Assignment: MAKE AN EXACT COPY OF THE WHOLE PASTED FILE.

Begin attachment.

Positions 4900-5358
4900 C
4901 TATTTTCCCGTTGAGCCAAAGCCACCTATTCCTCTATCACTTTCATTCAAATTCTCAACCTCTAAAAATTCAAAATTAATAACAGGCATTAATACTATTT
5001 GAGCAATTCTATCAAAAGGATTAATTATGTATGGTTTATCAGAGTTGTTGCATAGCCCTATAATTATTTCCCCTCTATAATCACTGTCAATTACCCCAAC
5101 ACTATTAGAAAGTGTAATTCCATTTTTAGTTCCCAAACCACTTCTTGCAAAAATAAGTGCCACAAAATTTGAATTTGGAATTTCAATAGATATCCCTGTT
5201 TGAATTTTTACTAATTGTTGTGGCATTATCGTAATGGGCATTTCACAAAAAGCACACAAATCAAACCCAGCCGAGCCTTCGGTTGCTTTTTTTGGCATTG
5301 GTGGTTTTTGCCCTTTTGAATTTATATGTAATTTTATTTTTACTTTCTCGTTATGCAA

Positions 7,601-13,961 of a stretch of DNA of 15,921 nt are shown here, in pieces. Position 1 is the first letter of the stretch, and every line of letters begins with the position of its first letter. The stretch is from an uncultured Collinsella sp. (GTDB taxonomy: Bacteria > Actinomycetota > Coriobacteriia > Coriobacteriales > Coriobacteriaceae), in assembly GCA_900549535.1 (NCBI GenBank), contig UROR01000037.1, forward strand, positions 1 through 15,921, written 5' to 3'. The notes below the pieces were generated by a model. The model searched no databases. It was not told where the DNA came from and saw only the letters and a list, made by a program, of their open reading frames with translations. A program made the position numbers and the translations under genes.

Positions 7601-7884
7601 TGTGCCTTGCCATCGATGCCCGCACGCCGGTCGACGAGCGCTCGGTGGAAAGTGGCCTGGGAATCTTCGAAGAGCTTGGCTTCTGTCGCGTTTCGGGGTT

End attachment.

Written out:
Positions 4900-5358
4900 C
4901 TATTTTCCCGTTGAGCCAAAGCCACCTATTCCTCTATCACTTTCATTCAAATTCTCAACCTCTAAAAATTCAAAATTAATAACAGGCATTAATACTATTT
5001 GAGCAATTCTATCAAAAGGATTAATTATGTATGGTTTATCAGAGTTGTTGCATAGCCCTATAATTATTTCCCCTCTATAATCACTGTCAATTACCCCAAC
5101 ACTATTAGAAAGTGTAATTCCATTTTTAGTTCCCAAACCACTTCTTGCAAAAATAAGTGCCACAAAATTTGAATTTGGAATTTCAATAGATATCCCTGTT
5201 TGAATTTTTACTAATTGTTGTGGCATTATCGTAATGGGCATTTCACAAAAAGCACACAAATCAAACCCAGCCGAGCCTTCGGTTGCTTTTTTTGGCATTG
5301 GTGGTTTTTGCCCTTTTGAATTTATATGTAATTTTATTTTTACTTTCTCGTTATGCAA

Positions 7,601-13,961 of a stretch of DNA of 15,921 nt are shown here, in pieces. Position 1 is the first letter of the stretch, and every line of letters begins with the position of its first letter. The stretch is from an uncultured Collinsella sp. (GTDB taxonomy: Bacteria > Actinomycetota > Coriobacteriia > Coriobacteriales > Coriobacteriaceae), in assembly GCA_900549535.1 (NCBI GenBank), contig UROR01000037.1, forward strand, positions 1 through 15,921, written 5' to 3'. The notes below the pieces were generated by a model. The model searched no databases. It was not told where the DNA came from and saw only the letters and a list, made by a program, of their open reading frames with translations. A program made the position numbers and the translations under genes.

Positions 7601-7884
7601 TGTGCCTTGCCATCGATGCCCGCACGCCGGTCGACGAGCGCTCGGTGGAAAGTGGCCTGGGAATCTTCGAAGAGCTTGGCTTCTGTCGCGTTTCGGGGTT